• Matt

    FFXI has provided me with global experiences, both as a player and a member of the Operations team.

    One of the most important lessons I've learned was to "look at the bigger picture." When you're waiting for an HNM to spawn, for example, it's important to remember that the other characters you see on the screen are real people, which obviously applies not only to your friends but your "rivals" too. FFXI taught me to have a broader perspective when playing with people from other countries and cultures, as we're all fellow adventurers in Vana'diel.

The rising number of North American players

  • How would you describe the current state of the North American community overall?

  • Anthony

    Since many FFXI players are fans of the FF series in general, I imagine a lot of them are playing FFXIV at the same time. It's fairly common to see players take a break from FFXIV to visit Vana'diel. Of course, there are also many dedicated players who've been exclusively playing FFXI for a long time. There's also been an increase in new players, some of which can be attributed to the return of the free trial in North American regions in 2017.

  • What's the general age group of these players, and what are their playstyles like?

  • Anthony

    I think most of them are in their 30s. FFXI has a really amazing story, which seems to be the main draw for many new players. In the early days, the Western community also had many newcomers who were unfamiliar with MMORPGs, but it seems that players nowadays are coming in with their own personal goals, whether it be completing certain content or creating "Ultimate weapons."

  • Speaking of the story, how has The Voracious Resurgence been received with North American players?

  • Anthony

    It's been popular, and we often see many comments from players who can't wait to play the next part. We also see a lot of positive reactions from those who weren't expecting new music to be added to the game.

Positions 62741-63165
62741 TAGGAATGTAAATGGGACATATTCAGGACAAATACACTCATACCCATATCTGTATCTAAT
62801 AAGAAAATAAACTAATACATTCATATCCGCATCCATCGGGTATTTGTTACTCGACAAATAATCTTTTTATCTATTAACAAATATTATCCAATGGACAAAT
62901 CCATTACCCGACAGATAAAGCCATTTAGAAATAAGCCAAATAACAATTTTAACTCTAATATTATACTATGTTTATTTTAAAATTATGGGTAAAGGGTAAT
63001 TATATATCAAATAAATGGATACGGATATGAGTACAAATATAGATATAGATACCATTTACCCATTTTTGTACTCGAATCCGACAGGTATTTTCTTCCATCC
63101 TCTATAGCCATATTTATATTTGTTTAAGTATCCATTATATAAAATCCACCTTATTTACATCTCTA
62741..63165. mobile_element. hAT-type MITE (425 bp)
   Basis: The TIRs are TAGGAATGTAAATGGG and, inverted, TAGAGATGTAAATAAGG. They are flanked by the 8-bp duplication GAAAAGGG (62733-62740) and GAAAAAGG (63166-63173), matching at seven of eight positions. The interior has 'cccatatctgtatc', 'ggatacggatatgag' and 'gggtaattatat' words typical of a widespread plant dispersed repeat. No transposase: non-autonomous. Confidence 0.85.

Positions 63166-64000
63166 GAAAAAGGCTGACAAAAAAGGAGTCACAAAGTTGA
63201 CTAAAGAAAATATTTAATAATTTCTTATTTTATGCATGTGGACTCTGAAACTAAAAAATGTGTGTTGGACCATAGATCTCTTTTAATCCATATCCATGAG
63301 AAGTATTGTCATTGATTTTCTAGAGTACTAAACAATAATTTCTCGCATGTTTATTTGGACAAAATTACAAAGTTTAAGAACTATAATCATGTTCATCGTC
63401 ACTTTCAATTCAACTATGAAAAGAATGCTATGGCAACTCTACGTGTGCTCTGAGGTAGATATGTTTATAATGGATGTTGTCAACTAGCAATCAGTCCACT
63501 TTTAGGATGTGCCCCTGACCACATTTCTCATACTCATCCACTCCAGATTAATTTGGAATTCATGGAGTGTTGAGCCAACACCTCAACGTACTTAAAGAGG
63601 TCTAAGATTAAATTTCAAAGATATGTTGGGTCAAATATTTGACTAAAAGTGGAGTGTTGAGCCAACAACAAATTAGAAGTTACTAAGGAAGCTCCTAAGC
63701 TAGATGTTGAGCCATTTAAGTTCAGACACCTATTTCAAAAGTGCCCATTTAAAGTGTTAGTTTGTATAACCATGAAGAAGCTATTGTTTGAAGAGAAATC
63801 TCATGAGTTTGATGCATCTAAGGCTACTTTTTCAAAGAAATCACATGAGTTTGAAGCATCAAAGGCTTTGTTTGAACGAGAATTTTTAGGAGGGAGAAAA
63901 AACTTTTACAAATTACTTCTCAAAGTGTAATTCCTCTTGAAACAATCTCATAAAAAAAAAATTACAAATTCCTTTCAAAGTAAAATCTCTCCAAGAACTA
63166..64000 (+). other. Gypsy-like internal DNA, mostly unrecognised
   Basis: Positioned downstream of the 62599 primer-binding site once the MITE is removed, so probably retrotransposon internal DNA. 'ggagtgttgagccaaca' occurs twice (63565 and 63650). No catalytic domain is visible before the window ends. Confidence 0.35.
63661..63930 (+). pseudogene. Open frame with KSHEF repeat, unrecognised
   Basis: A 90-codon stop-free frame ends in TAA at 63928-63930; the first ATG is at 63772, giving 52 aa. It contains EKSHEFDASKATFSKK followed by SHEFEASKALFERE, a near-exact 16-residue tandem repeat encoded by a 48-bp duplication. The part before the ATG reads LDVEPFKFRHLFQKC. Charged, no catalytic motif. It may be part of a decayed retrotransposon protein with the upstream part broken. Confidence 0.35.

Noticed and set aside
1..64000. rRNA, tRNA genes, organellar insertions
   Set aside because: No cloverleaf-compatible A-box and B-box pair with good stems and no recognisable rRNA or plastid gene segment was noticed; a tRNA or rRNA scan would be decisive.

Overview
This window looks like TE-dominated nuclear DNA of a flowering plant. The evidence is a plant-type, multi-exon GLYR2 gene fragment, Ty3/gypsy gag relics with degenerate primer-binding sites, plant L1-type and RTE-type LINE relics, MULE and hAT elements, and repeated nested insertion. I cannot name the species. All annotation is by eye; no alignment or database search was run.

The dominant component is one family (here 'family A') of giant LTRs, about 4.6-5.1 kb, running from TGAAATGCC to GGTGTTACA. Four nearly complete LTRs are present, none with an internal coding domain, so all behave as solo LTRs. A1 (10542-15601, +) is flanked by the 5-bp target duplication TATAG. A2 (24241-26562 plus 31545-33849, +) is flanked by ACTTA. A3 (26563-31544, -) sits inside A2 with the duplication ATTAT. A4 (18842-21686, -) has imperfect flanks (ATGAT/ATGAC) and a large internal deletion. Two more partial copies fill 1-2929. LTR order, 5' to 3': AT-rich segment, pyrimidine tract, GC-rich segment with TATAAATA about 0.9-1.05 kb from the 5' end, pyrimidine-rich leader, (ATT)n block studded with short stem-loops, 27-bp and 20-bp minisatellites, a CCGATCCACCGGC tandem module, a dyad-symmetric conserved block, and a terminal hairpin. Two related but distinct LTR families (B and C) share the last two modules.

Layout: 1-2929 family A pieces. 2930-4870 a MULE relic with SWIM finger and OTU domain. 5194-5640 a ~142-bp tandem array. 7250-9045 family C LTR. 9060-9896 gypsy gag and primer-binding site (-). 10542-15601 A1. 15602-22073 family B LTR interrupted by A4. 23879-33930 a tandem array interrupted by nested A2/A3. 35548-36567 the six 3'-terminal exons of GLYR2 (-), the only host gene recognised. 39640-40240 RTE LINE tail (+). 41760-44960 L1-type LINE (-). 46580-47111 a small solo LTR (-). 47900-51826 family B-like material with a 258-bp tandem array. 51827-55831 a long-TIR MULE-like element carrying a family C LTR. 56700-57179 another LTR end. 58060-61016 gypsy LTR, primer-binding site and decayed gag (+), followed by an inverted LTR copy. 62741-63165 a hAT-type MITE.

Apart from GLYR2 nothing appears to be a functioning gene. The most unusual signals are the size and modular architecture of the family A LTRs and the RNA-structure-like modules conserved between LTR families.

• We're also seeing a sizable player population on the Asura World; what are your thoughts on that?

  • Matt

    I don't really know why players had initially chosen to gather on the Asura World in particular. But it seems that once someone said, "Let's go to Asura, there's a lot of people over there," everyone started going there to have an easier time meeting up, forming groups, and experiencing the game with friends. From there it snowballed into this one server that's become the hub for many players and that's continued to this day.

  • Last but not least, do you have any words for FFXI and our adventurers as they continue to celebrate the 20th anniversary?

  • Anthony

    I started a bit late with the Japanese launch of the Windows version, but even that was nearly 20 years ago. As someone who originally wanted to be a game programmer, I really admire the fact that the game continues to receive updates even after so long.

    I'd also like to thank my fellow adventurers for sticking with FFXI until now. FFXI made it this far thanks to the continued support of our adventurers; I'm proud to be an adventurer myself, and I imagine all of you feel the same way too. Thank you all for adventuring with us so far, and I hope you'll continue to be with us in the journey ahead.

  • Matt

    FFXI reaching its 20th anniversary is a huge milestone, and the people over the years who've worked on the title should be extremely proud of everything they've done to create the world of Vana'diel.

    Above all, I want to thank all our adventurers who are still playing now: thank you for being here with us, and for joining us on this journey. We'll continue to do our best for you, and I hope you're having a good time.

    And for those of you who've played in the past, your home is still here. Your old character is waiting for you, so I hope you'll come back and visit; a lot may have changed but I'm sure you'll find that it's still the FFXI you know and love.